Oracle Unveils A Multitude Of Cloud Database Services
In Oracle OpenWorld keynote, president Thomas Kurian launches numerous big data, analytic, and data management services in the Oracle Cloud.
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Oracle president Thomas Kurian announced in his Oracle OpenWorld keynote that key products are either already available as cloud services or will be soon. That includes database, data analytics, data management, and application development, as well as Oracle's existing SaaS applications.
In other words, Oracle is migrating all phases of its business to the cloud. The implicit message was, you should consider doing the same.
It was a sign that when Amazon Web Services urged proprietary database users to migrate to the cloud earlier this month at its ReInvent event, Oracle was listening. It would also like its cloud-aiming customers to join the Oracle Cloud rather than go somewhere else.
"We're not forcing anyone to move to the cloud," said Kurian in a Q&A session following his keynote address Tuesday, Oct. 27, at Oracle OpenWorld in San Francisco. But he tried to establish that when customers are ready for cloud services, Oracle would be there.
One measure of the seriousness of the effort was the launch of Oracle's Management Cloud suite, designed to run in the Oracle cloud and be tapped by enterprise users. It also launched the Oracle Cloud Platform for Big Data, with many data-handling and analysis options. Also available in the Oracle Cloud: Application Container Cloud for packing and moving developers' code, along with Python, PHP, Node.js, .Net, and Java language services as part of a new Oracle PaaS.
"We're the only vendor who has the integration from the ground up. You can leverage the information already there on-premises or information in the cloud. We don't care which," said Prakash Ramamurthy, senior VP of systems and cloud, in an interview after Kurian's keynote.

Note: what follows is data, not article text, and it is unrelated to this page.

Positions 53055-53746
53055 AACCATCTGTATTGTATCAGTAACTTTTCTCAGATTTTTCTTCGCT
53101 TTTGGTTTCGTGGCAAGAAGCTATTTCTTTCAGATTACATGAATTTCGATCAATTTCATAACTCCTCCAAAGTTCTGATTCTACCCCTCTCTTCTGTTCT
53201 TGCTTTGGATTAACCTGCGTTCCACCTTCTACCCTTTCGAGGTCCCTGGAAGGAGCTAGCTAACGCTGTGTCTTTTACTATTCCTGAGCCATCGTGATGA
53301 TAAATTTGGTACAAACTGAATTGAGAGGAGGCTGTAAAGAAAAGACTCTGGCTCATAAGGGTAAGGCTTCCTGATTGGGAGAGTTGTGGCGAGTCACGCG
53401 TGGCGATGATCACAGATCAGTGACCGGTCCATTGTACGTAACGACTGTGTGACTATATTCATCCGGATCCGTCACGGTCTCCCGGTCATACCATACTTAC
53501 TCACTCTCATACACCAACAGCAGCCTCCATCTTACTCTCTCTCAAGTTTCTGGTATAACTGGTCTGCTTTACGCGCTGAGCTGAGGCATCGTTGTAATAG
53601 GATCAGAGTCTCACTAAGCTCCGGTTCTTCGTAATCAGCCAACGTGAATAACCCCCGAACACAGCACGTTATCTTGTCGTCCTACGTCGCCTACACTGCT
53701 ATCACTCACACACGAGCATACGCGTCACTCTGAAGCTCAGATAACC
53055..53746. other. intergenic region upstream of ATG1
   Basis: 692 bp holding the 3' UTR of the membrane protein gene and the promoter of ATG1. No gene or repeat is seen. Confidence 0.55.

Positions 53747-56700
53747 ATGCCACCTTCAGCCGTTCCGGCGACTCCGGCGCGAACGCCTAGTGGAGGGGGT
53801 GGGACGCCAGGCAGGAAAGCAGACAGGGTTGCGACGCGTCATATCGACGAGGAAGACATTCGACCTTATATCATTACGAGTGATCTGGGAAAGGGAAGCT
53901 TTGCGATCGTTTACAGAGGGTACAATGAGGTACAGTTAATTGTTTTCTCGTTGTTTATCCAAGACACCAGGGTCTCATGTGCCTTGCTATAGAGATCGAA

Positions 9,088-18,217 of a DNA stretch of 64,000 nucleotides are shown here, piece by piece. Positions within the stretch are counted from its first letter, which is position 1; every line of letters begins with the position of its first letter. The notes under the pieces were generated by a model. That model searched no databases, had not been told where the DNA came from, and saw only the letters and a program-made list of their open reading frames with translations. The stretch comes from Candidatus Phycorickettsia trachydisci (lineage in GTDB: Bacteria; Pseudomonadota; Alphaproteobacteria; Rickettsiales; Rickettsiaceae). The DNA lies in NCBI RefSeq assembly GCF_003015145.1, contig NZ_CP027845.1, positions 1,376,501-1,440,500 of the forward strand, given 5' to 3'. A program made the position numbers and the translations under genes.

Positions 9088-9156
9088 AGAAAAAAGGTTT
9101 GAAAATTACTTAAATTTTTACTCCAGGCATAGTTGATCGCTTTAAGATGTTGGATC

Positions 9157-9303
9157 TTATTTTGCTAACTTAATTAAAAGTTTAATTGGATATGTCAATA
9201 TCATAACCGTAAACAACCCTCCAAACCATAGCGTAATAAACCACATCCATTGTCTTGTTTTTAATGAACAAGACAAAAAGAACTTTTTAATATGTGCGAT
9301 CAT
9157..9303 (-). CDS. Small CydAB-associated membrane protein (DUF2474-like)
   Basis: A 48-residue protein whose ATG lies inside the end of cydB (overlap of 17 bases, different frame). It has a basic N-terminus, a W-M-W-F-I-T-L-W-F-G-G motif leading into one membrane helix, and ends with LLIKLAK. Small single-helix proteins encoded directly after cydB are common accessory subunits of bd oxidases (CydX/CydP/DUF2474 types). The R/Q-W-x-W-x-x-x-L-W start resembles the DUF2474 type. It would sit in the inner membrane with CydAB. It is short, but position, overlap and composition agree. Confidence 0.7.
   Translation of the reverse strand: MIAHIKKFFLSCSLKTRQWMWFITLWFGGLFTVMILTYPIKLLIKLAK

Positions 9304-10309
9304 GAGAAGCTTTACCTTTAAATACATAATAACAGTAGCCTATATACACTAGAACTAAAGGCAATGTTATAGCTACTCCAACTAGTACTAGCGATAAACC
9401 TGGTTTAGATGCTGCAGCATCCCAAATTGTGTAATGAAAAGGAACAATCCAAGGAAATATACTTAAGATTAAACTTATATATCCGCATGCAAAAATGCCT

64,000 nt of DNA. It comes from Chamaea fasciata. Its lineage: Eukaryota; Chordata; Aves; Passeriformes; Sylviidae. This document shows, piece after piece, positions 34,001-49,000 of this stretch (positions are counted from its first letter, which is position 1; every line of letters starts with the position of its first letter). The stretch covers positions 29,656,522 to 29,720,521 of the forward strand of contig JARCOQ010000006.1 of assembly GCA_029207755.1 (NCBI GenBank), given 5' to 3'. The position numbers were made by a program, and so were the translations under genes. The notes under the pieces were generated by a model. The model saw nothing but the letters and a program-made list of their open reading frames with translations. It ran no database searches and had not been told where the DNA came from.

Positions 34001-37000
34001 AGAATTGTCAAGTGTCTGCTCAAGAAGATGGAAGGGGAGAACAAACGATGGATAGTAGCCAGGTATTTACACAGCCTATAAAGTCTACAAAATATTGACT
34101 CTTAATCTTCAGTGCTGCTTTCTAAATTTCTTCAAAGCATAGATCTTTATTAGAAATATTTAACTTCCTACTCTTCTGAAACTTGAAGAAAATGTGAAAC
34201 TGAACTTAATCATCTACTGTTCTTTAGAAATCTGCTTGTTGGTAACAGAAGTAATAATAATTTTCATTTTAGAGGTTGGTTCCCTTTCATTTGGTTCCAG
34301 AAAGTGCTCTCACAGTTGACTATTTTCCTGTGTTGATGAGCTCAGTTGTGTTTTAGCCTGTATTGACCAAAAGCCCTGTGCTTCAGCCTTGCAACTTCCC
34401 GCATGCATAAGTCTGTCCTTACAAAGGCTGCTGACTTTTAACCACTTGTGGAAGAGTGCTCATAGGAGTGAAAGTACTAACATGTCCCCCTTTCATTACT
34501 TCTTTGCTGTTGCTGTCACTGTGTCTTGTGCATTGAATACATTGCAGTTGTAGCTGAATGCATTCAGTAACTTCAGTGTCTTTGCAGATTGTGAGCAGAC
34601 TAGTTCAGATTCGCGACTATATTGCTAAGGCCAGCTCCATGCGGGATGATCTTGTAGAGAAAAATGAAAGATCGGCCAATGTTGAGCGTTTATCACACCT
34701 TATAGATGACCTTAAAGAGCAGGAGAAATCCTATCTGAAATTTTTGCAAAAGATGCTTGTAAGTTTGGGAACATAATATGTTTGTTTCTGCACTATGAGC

Kurian emphasized that the Oracle Cloud will offer dedicated, single-tenant servers as well as multi-tenant servers to customers who want them. Amazon doesn't have a single-tenant option, a choice that appeals to privacy-conscious and security-minded enterprise users.
For the first time for an Oracle executive, Kurian sketched out exactly what data center resources are available. Over the last 18 months, Oracle has been building up its data centers in 19 locations around the world. The six in the US are divided up, with two devoted to commercial enterprise use, two for the US Defense Department, and two for other federal agencies. In addition there is a data center in Canada, one in Brazil, three in the UK, two in Germany, two elsewhere in Europe, one in Singapore, one in Japan, and one in Australia. In all likelihood, the 19th, which went unmentioned, is at Oracle's Redwood Shores, Calif., headquarters.
In the past, Oracle has offered on-premises systems management through its Enterprise Manager offering, aimed at a broad range of Oracle-only products. The newly introduced Management Cloud suite, on the other hand, pushes into broader systems-management of applications and databases running on-premises, in the Oracle Cloud, or in a third-party provider's cloud, including Amazon's.
The existing Enterprise Manager product gives operations staff a single console through which to manage many products. In a similar manner, the three services in the Management Cloud suite, when purchased as a set, will use a shared interface that simplifies the task of managing application performance and other parts of the infrastructure. They may also be purchased separately.
Ramamurthy said the suite can manage applications "running on any current application infrastructure," whether on-premises or in a remote hosted setting. The first service, Application Performance Monitoring Cloud Service, requires an agent to be loaded on an application. The service then supplies information on response times and CPU, memory, and network usage in order to give the operations staff a chance to spot problems as they develop, and before users complain about them, he said.
The second service, Log Analytics Cloud Service, will collect and index log data from both Oracle products and those of other vendors, make it searchable for patterns and anomalies, then review those found for trouble spots.
The third member of the suite, IT Analytics Cloud Service, aggregates and analyzes data collected by the other two services. It can analyze
Charles Babcock is an editor-at-large for InformationWeek and author of Management Strategies for the Cloud Revolution, a McGraw-Hill book. He is the former editor-in-chief of Digital News, former software editor of Computerworld and former technology editor of Interactive ... View Full Bio
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